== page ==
3 On Your Side Investigates: Peril in Pike County
PIKE COUNTY, Miss. (WLBT) - In Pike County, 2022 was dotted with a rash of crimes, violent and otherwise.
Almost every month there were shootings, burglaries, drug trafficking, prostitution and more. According to the State of Mississippi’s crime statistics, crime in Pike County spiked more than 66% in 2022 over the previous year.
In February 2022, a 6-year-old boy, Oterrious Marks, was killed in a drive-by shooting and four others were wounded.
A peaceful Sunday evening in a McComb park on the corner of Minnesota Avenue and 6th was shattered by senseless crime. Taken into custody for the violence: four teenagers.
The same month, Dr. William Tucker, the Vice President of Southwest Community College, was found dead by his wife in his McComb home. He had been murdered.
Sheriff James Brumfield said, “Still no arrests at this time. We’re still working diligently on that murder, obviously. And we’re putting a lot of resources to it. There’s five other murders out there too that are unsolved, also.”
And the crime wave has spilled over into 2023.
In March, a Pike County man was arrested and charged with attempted murder after deputies say he shot a man driving a car and, in April, six juveniles were arrested, facing multiple charges after vandalizing a state park, causing damage estimated at more than $10,000 - just to name a couple of recent incidents.
“I’ve never seen anything like it in my 14 years. I’ve talked to past coroners and they’ve never seen anything like it,” said Pike Coroner Bryant “Wally” Jones.
Coroner Jones tells 3 On Your Side that in 2022, there were 22 gun related deaths, two hit-and-run deaths and approximately 28 overdoses, with more pending.
So what’s driving this dramatic hike in crime here? All of the law enforcement officers and agencies we talked with pointed to two factors: drugs and gangs.
Sheriff Brumfield said, “There’s a lot of drug activity. Obviously, abuse of drugs, selling drugs, young people. 15 to 18-year-olds in these gangs.”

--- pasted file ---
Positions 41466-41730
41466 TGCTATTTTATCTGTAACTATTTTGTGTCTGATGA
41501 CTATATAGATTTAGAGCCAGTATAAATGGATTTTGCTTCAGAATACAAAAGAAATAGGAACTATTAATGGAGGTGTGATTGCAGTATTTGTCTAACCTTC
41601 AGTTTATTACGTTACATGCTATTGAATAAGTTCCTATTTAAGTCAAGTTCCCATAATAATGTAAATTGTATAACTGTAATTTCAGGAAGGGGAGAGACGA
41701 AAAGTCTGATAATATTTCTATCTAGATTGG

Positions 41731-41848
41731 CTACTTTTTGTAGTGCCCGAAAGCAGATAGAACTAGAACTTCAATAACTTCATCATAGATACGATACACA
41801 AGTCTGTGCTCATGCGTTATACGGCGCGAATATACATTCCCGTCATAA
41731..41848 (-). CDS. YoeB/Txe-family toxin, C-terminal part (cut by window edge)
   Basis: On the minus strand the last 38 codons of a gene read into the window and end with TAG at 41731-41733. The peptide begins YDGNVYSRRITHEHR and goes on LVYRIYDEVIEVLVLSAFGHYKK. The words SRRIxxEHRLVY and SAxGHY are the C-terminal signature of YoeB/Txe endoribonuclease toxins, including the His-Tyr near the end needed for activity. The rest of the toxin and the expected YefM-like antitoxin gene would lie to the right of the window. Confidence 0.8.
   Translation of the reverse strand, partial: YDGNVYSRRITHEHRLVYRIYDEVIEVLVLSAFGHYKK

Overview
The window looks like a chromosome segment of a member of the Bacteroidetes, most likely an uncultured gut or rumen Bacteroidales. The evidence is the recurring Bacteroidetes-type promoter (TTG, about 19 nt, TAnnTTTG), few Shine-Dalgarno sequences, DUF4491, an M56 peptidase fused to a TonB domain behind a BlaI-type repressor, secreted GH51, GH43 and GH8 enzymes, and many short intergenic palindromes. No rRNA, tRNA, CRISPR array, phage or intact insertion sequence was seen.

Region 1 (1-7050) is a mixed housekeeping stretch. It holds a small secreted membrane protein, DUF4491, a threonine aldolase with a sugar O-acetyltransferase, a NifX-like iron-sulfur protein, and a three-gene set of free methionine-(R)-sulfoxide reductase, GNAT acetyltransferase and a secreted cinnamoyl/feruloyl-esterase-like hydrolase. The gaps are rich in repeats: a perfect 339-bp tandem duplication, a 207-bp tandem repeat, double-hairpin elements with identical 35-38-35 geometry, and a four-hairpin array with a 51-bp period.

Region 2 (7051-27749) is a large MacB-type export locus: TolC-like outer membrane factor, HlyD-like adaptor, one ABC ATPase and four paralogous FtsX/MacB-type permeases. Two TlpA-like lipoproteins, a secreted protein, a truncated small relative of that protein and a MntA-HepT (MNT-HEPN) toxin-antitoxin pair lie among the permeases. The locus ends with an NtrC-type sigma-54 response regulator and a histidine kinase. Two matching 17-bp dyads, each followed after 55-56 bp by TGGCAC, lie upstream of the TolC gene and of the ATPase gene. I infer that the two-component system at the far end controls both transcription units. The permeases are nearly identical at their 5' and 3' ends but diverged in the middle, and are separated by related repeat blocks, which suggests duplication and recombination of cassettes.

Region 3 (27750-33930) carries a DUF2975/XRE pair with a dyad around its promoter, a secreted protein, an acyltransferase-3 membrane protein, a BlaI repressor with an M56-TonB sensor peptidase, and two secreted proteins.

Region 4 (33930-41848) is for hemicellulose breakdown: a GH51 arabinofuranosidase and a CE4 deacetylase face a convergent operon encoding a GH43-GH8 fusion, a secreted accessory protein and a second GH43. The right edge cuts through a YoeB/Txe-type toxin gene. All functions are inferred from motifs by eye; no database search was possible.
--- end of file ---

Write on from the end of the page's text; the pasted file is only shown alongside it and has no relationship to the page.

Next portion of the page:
Coroner Jones said, “And I think a major, major player in the crime is our gangs, drugs, and our gun violence.”
We asked Pike County Chief Deputy Brad Bellipanni if he thinks gang activity is responsible. Bellipanni said, “We believe it is, yeah. Weapons is another one; the sale of illegally obtained pistols and rifles.”
It’s a belief shared by McComb Interim Police Chief Delre Smith. By virtue of being the largest metropolitan area in Pike County, a significant number of crime statistics come from this city.
“Absolutely,” said Smith.
Smith continued, “The gang problem has expanded nationally. In fact, what has happened is that the gang culture has changed. From the old gangs of doing things where you have one specific gang, you have another one and everybody follows rules. Now, you have a bunch of hybrids. And with those hybrids and cliques, they are smaller, but they tend to be more violent.”
And as Sheriff Brumfield pointed out, the perpetrators are not always adults.
Interim Chief Smith said, “Strangely enough, it can be anywhere from 11 to 17.”
Chief Smith said kids as young as 11 have been arrested, but because of the age, it’s little different factor.
It’s a factor Chief Smith says the older criminals use to their advantage.
“In the law enforcement community, a lot of us fear that the juveniles are being used by adults having to commit crimes because everybody has a clear understanding of how the judicial system works, and, how based on a person’s status as an adult or juvenile, they can go out and commit crimes and the consequences are going to be different,” said Smith.
Chief Smith and other law enforcement also point to the county’s geographic location to the Louisiana line and the major highways that run through it.
Smith said, ”And so we are kind of unique where we have people come from Louisiana, and the problems from Louisiana there spill over and our problems spill over to them. And so we have worked with agencies across the line, dealing with some of these problems. You also have issues where we have neighboring states, because we in the center here in McComb, you have people from outside counties that come in.”
Smith let us ride along pointing out some of the hotspots in the city, and he’s quick to note the number of homicides is down from nine to two this year.
The fact that there is peril in Pike County is acknowledged by both county and city law enforcement. The question now is: What is the solution?
“It is frustrating. The biggest frustrating part, as I said earlier, is a theme that people will not talk. They do not want to get involved. We have to get involved in our communities,” said Sheriff Brumfield.
Chief Smith said, “But I think the first thing we have to do is reestablish the connection with the community and make them feel calm and comfortable coming forth and dealing with us and addressing the problem together.”
Asked if the citizens of McComb can feel safe, Chief Smith was quick to respond.
“Oh, absolutely. Absolutely,” said Smith.
Since we did these interviews, a permanent McComb police chief has been named by the city. He is former JPD officer Juan Cloy.
Sheriff James Brumfield told 3 On Your Side he will not seek re-election.
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